"That's right," he says, and we walk into something like a 1980s fraternity party. The National Restaurant Association and the National Beer Wholesalers Association are sponsoring a reception. Folding tables offer make-it-yourself tacos and cans of beer. The crowd is young: Lots of legislative aides eating dripping tacos and suited women drinking beer out of the can.
We barely have our "Hello My Name Is" tags peeled and, suddenly, it's attack of the flacks. One after another they close in on Hilleary.
"Our franchisees love you, congressman!” Ms. McDonald's Corporation chirps.
"You really should go through our factory that's in your district," Ms. T.R.W. insists.
Hilleary handles them beautifully.
A frantic congressman grabs Hilleary. "Van, we've gotta vote. Did you hear your beeper? Doc Weldon's [a Republican from Florida] got a car here."
We pile into a white Chrysler. Doctor Weldon's behind the wheel, another congressman is up front, and I'm squished between Hilleary and tomorrow's lunch date, Illinois' Jerry Weller.
Congressmen are pouring into the Capitol. Hilleary explains that line-item veto amendments are coming up tonight. He votes and takes me up to the gallery.
Last night's silent floor is ablaze with lights and teeming with members. Debate is underway. I scan the floor and a full stop. There he is. Seated in the first row, leaning forward, chin on his hand, I spot the hook nose, the wheat-colored hair, the aura. I nudge Hilleary. "Is that Patrick Kennedy?" I ask a little too breathlessly.
Hilleary says it's going to be a long night. I see where this is going. It's not easy dating a congressman. I decide to play a little hard to get.
Hilleary walks me to the Members Only elevator. No time for long good-byes.
"Thank you, again, Congressman."
"Call me Van," he says as the gold doors close.
• • •
It’s Friday lunchtime, and Jerry Weller gives me a very formal handshake and asks if I would mind eating in the Members' dining room. Mind? This is a congressional spouse-aspirant's dream come true.
The high-ceilinged dining room buzzes, tables packed, a sea of lapel pins. Weller is all business, discussing the site for Chicago's third airport, his eyes never leaving my face.
We order iced teas. Rolls appear that I fear are remnants from the 103rd. I break one, and dust tumbles onto my plate. Weller orders the "Cold Special"—a curried chicken salad and cup of Manhattan clam chowder. I opt for the Members' chicken salad, which looks like an escaped sculpture from the Hirshhorn: an enormous piece of matzo planted in chicken salad on mesclun greens. There isn't a martini or a rare porterhouse in the room. Lots and lots of salads in this lean Republican majority.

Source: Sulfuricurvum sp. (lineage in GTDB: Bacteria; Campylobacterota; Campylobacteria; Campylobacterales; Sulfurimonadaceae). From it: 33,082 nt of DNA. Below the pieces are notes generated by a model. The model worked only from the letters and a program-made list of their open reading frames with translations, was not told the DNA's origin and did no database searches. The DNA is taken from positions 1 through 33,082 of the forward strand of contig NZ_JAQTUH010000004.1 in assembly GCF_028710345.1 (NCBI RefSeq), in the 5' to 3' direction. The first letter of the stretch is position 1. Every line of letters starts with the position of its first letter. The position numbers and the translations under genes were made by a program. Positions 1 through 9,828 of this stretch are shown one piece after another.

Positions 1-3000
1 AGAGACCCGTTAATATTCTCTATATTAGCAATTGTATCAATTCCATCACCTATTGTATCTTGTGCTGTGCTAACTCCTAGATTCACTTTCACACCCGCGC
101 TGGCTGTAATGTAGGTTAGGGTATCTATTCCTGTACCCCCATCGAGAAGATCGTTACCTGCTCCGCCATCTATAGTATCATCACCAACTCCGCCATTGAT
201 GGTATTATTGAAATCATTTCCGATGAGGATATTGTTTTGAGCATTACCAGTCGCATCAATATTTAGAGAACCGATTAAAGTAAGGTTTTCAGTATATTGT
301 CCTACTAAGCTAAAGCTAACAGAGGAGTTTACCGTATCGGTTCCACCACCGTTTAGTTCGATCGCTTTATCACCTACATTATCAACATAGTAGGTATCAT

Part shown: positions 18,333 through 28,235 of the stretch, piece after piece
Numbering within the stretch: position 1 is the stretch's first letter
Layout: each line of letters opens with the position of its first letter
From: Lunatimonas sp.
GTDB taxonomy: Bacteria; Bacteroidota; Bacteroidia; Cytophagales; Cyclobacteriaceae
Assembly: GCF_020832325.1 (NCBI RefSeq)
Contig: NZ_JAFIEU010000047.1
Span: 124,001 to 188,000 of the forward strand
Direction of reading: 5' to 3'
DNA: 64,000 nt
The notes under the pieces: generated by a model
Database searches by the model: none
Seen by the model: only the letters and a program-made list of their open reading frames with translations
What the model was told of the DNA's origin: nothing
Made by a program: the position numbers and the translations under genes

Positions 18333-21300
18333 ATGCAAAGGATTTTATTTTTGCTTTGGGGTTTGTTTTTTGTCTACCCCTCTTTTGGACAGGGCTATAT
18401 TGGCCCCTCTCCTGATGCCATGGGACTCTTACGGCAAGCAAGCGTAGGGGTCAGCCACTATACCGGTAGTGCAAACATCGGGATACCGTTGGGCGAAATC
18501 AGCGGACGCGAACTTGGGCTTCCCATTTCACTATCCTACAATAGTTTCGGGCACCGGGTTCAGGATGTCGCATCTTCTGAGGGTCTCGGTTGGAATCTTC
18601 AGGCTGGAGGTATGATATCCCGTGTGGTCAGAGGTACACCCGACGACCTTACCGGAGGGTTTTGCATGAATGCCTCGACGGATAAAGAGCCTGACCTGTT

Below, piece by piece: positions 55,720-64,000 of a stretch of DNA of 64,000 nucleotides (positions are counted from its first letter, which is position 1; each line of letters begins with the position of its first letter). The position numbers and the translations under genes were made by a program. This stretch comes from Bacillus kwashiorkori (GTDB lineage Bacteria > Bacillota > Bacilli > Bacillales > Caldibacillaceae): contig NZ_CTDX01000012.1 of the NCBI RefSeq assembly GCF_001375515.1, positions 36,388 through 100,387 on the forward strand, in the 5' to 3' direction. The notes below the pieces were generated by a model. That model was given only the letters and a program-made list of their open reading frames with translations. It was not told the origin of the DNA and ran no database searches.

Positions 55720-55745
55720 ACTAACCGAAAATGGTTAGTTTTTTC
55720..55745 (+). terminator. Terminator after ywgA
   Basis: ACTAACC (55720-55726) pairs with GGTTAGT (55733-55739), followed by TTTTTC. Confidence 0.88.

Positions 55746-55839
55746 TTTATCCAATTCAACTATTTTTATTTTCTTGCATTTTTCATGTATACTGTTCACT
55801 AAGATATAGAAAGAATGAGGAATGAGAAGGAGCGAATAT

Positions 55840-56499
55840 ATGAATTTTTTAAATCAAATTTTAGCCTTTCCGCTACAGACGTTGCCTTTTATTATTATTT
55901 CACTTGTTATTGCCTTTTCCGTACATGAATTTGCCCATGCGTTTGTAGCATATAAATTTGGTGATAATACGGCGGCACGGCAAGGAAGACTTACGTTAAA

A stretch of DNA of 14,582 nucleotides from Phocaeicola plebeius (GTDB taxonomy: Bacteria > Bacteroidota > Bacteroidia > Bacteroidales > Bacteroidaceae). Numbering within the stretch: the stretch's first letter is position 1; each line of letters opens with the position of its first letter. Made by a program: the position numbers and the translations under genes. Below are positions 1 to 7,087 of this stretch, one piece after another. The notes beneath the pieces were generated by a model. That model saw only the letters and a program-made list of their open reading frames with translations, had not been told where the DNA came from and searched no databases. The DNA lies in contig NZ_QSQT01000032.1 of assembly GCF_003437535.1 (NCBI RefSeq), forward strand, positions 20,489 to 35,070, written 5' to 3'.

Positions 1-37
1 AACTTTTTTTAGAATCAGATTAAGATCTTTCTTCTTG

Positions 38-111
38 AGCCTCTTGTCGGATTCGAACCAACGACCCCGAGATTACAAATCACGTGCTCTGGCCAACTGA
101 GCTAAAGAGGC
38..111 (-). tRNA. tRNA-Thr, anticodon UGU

Weller, 37, sits on the prestigious House Republican Steering Committee and is an assistant majority whip. In 1976, when Illinois Representative Tom Corcoran rode through Weller's hometown in a parade, Weller chased him, volunteered for his campaign, and ended up in Washington, where later he worked for Reagan's agriculture secretary. Agriculture was a natural for a boy raised on his parents' fifth-generation farm.
"I'm a Roosevelt Republican," he says. "Teddy is one of my heroes."
Oh, bully. If there ever was a real man, it was TR. I wonder if Weller can read in five languages and has a penchant for bison hunting.
At the age of 28, Weller learned a political lesson. He had made it to the Illinois statehouse by four votes, but after 114 days in office, the Democratic majority called a recount, and he lost his seat.
"When I was introduced to Carol Moseley-Braun, she said, 'Happy to meet you,' and I said, 'We've met before. On April 4, 1987, you voted to unseat me from the house. I told you then that I would be back, and here I am,' " Weller says, his aqua eyes flashing with satisfaction.
With fine-boned features and slightly receding strawberry-blond hair, Weller looks his Dutch/German ancestry. He definitely has the German work ethic. His days begin at 7:30 AM and go until 9 PM. "My front door is 40 feet from my office building," he says. "It's completely barren except for a bed. I need to buy a beanbag chair and a TV. I've never put anything in my refrigerator."
Weller is relaxed now, smiling and pleased that he wasn't called for a vote. He thanks me three times for lunch.
"No, thank you, Congressman," I say, thinking that this was the most congressional date of all- it took place entirely in the Capitol.
He waves as I walk away. He never said, "Call me Jerry."
• • •
Two weeks later, Congressman Radanovich's press secretary calls. The congressman wants me to accompany him to a private dinner hosted by the Croatian Ambassador to the United Nations. It's in New York.
What to wear, what to do, what do I know about Croatia? I photocopy encyclopedias. I tear through my closet.
At work, coiffed and ready, I’ve spent the entire day boring my colleagues with anecdotes about Croatia under Tito, when the phone rings at 4:45 PM. It’s Radanovich’s press secretary: “Sallie, I’ve got some bad news. There’s a vote on the death-penatly amendment tonight, and the congressman can’t get away. He’s really sorry. We’ll have to do it again sometime.”
I call my mother. She says that’s what you get for going after congressmen.
This article appears in the July 1995 issue of The Washingtonian.